10 Best Sailfish Destinations Isla Mujeres Mexico
Isla Mujeres, Mexico
I’ve been to Isla Mujeres twice now, once for a Marlin University session several years ago, and once just recently with Capt. Joey Birbeck on the You Never Know. I pretty much fell in love with the island’s laid-back atmosphere and proximity to a truly world-class sailfish bite the first time I saw the place. I travel quite a bit, but Isla marks one of those special spots where I’d have no qualms about bringing the whole family and letting them run wild. The only cars allowed on Isla are taxis, so everyone else gets around on scooters or golf carts — which is whole different kind of fun itself. I first heard of the big sailfish bite off of Isla Mujeres in the mid ‘90s and back then it was a more of a springtime fishery. Boats would meet up in Key West (some as from as far away as North Carolina) and head down in late February or March to intercept the multitudes of sailfish that gather there to feed off the bait balls each spring. Boats racked up some incredible numbers, catching 30, 40, 50 up to 100 sails in day. The fishing hasn’t changed much over the years; the sails still come up into gin clear shallow water to herd up balls of sardines. If you get lucky you will be there when they are close to the Isla and you won’t have to run up around the corner to get your 40 bites a day!Dave Ferrell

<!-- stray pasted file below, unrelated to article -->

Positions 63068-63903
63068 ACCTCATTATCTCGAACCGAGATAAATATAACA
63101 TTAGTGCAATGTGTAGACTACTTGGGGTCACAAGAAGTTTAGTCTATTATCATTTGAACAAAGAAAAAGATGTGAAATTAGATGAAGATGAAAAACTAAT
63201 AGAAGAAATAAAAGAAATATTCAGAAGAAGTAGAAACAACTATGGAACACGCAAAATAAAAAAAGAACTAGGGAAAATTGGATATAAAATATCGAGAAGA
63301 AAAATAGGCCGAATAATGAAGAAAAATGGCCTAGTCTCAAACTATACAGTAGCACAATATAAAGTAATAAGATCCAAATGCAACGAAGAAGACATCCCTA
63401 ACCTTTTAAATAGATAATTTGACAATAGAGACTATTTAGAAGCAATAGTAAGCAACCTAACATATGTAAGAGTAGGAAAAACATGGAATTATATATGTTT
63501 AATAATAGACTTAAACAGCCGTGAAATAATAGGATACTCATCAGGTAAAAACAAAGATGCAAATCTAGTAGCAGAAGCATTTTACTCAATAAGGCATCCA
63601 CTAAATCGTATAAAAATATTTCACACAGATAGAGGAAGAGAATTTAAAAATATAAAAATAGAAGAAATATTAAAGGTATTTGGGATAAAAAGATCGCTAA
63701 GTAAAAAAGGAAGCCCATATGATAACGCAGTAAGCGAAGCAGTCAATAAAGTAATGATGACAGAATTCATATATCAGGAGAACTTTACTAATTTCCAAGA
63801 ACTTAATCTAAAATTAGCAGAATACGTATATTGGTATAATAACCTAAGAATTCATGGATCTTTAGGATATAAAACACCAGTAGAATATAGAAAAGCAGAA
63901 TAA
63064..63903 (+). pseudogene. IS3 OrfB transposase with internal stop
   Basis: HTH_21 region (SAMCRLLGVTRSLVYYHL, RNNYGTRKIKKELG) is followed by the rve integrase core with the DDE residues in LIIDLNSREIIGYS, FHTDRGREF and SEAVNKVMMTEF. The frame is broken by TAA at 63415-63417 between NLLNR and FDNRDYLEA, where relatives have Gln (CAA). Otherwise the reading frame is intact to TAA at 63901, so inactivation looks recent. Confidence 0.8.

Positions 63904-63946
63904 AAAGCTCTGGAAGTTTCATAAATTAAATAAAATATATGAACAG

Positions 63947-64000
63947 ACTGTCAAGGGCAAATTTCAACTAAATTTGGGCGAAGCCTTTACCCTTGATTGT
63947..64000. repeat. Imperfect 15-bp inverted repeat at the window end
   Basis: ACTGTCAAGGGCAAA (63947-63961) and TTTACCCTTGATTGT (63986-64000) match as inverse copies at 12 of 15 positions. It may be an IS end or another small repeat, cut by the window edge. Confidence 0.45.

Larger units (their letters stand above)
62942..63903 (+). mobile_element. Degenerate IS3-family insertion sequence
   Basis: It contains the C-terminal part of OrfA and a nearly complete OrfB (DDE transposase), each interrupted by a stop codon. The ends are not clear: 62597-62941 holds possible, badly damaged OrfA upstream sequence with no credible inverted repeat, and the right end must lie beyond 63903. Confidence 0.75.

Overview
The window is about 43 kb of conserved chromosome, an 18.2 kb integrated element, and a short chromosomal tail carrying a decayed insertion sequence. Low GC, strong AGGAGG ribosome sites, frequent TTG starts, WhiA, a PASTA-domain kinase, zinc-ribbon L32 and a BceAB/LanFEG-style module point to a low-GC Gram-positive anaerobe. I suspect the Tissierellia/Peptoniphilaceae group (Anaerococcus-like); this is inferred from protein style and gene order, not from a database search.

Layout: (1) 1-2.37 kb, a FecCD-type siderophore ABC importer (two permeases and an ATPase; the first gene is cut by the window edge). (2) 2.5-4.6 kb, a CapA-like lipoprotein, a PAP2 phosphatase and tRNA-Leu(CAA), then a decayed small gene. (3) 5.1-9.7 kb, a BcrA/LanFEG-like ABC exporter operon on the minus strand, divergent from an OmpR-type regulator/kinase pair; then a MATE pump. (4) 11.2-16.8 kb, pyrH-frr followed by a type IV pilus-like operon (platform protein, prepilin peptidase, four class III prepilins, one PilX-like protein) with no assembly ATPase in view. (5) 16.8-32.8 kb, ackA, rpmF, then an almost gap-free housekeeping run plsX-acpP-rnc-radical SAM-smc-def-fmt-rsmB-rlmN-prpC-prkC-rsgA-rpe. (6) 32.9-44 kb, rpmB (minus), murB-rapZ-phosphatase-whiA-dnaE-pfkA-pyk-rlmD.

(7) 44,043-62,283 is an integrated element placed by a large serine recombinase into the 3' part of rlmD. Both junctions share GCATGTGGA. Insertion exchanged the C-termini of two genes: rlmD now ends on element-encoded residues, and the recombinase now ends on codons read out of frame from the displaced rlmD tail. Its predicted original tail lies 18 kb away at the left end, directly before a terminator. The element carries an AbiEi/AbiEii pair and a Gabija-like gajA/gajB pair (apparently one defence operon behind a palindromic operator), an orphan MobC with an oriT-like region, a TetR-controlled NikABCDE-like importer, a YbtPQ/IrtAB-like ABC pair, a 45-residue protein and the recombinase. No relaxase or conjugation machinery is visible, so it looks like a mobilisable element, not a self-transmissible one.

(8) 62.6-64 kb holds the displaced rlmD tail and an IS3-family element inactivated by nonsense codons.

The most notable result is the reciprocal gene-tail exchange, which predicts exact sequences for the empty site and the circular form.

10 Best Sailfish Destinations Panama
Panama
Like all the countries in Central America, Panama gets its share of sailfish as well. However, a quick look at the record books shows that Panama (and Costa Rica) has some of the biggest sailfish found anywhere on the planet. Panama’s prolific waters support an unusually rich food chain and the sails here eat big baits and it shows. Prime time for sails in Panama runs from December through April, though they can be caught here year around. What’s amazing here is that you can literally get sailfish bites just 100 yards from the rocky shoreline! Crews here catch the big sails on the crushingly effective Panama strip bait, which works even better than the original when paired with a circle-hook. The fish come back and attack the strip again and again until you finally get a hook into them! While there are several mothership operations that service the Panamanian coastline, a visit to the historic Tropic Star Lodge should also be on every serious angler’s bucket list.Dave Ferrell